Breath ethane peaks during a single haemodialysis session and is associated with time on dialysis

Stevenson, K.S., Radhakrishnan, K., Patterson, C.S., McMillan, L.C., Skeldon, K.D., Buist, L., Padgett, M. and Shiels, P.G. (2008) Breath ethane peaks during a single haemodialysis session and is associated with time on dialysis. Journal of Breath Research, 2(2), 026004. (doi:10.1088/1752-7155/2/2/026004)

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Abstract

There is growing evidence that oxidative stress is increased in haemodialysis patients and that dialysis per se is a contributory factor. The elevated oxidant stress, a result of increased production of reactive oxidant species (ROS), may be due to increased pro-inflammatory activity and reduced antioxidant mechanisms. ROS are transitory molecules and therefore surrogate markers of oxidant damage are required. Identification of potential causes of oxidative damage such as dialyser membranes or dialysate has been proposed and therefore assessment of oxidative damage during a single dialysis session would be of interest. We have used breath ethane, a widely accepted marker of oxidative stress, to investigate the cause and extent of the resulting oxidative damage during single dialysis sessions. Our study involved assessment of breath ethane levels during haemodialysis in an end-stage renal failure haemodialysis population (n = 24). Breath samples were collected using discrete sampling techniques and were subsequently analysed using laser spectroscopy. Each patient adopted the role of longitudinal control in this study and his or her breath ethane level was monitored regularly during the dialysis session. Significant breath ethane elevation was observed at the beginning (within the first 10 min) of each dialysis session. This paper provides an in-depth statistical analysis and clinical discussion of the recent findings. A regression analysis of the collected breath ethane data showed a trend towards increased ethane levels for patients on dialysis for a shorter duration of time (r = 0.656, R-Sq = 43.3%, p = 0.001). Multiple linear regression was undertaken to further assess these associations and revealed that peak ethane levels were significantly and independently associated with time period on dialysis (p < 0.000), vascular access (p = 0.013) and male sex (p = 0.005). However, whilst diabetes status had demonstrated a correlation with peak ethane levels (0.525, p = 0.008) this was not independent of vascular access status. This multivariate linear model was significantly associated with Ln peak ethane levels (S = 0.744, R-Sq = 80.8%). The observed rapid rise in oxidative stress during the first few minutes after commencement of dialysis gives new insight into the dynamics of the oxidative damage resulting from dialysis treatment.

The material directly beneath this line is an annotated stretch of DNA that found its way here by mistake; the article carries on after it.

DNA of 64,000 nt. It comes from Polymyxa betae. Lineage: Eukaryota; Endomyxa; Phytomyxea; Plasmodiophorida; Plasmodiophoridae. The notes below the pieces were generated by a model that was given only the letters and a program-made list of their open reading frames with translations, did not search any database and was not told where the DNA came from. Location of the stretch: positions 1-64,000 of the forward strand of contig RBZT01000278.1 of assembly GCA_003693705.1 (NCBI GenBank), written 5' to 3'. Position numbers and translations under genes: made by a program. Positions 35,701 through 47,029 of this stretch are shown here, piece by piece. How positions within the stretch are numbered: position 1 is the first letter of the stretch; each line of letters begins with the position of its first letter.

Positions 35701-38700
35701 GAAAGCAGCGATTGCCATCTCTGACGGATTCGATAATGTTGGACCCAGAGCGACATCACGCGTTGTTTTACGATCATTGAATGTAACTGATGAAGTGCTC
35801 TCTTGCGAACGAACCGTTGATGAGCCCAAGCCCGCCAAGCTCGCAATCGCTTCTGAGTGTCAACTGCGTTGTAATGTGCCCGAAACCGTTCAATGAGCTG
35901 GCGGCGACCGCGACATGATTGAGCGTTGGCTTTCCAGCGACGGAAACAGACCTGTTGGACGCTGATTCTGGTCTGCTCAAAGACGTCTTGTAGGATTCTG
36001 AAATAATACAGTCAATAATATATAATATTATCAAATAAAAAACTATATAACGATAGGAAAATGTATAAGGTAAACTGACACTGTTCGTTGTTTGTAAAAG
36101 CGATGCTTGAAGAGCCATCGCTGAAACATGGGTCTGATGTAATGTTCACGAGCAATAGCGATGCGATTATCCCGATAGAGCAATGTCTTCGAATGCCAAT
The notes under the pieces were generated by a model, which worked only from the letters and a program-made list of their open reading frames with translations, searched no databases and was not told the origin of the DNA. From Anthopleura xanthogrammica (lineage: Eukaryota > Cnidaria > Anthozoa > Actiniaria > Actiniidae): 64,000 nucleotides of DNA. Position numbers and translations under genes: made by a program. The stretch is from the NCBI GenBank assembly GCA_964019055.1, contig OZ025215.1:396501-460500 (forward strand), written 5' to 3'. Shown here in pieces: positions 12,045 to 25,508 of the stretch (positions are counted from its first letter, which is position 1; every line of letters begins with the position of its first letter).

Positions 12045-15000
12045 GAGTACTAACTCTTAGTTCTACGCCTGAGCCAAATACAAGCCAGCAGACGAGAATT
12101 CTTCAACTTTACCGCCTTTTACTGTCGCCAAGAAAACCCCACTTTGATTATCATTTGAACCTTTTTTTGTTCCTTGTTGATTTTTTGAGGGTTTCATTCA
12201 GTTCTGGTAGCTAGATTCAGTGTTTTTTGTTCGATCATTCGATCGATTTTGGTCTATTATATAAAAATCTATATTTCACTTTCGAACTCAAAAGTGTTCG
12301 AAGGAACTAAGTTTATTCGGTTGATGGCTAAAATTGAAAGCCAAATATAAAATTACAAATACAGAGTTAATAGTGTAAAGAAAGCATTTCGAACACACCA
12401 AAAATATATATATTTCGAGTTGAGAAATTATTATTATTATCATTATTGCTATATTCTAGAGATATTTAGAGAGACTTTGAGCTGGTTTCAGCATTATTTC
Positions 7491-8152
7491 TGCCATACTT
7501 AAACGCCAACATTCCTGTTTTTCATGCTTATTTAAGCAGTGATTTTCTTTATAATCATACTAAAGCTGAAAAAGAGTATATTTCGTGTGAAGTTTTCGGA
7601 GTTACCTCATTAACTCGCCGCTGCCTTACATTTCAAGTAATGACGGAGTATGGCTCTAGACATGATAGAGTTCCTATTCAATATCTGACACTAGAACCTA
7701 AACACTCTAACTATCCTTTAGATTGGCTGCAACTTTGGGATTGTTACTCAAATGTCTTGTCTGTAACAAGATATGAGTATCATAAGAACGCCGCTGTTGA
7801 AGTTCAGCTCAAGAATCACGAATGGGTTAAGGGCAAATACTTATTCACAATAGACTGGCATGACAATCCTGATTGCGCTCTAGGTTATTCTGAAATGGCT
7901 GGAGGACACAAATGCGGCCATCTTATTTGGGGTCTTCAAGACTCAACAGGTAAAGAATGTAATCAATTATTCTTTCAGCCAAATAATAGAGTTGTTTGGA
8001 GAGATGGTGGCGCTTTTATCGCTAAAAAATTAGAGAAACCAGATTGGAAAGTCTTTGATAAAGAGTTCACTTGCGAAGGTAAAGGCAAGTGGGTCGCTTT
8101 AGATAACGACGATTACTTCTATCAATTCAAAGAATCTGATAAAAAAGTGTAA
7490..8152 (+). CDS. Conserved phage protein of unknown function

Item Type:Articles
Status:Published
Refereed:Yes
Glasgow Author(s) Enlighten ID:Padgett, Professor Miles and Shiels, Professor Paul
Authors: Stevenson, K.S., Radhakrishnan, K., Patterson, C.S., McMillan, L.C., Skeldon, K.D., Buist, L., Padgett, M., and Shiels, P.G.
College/School:College of Medical Veterinary and Life Sciences > Institute of Cancer Sciences
Journal Name:Journal of Breath Research
Publisher:Institute of Physics Publishing Ltd.
ISSN:1752-7155
ISSN (Online):1752-7163
Published Online:22 April 2008

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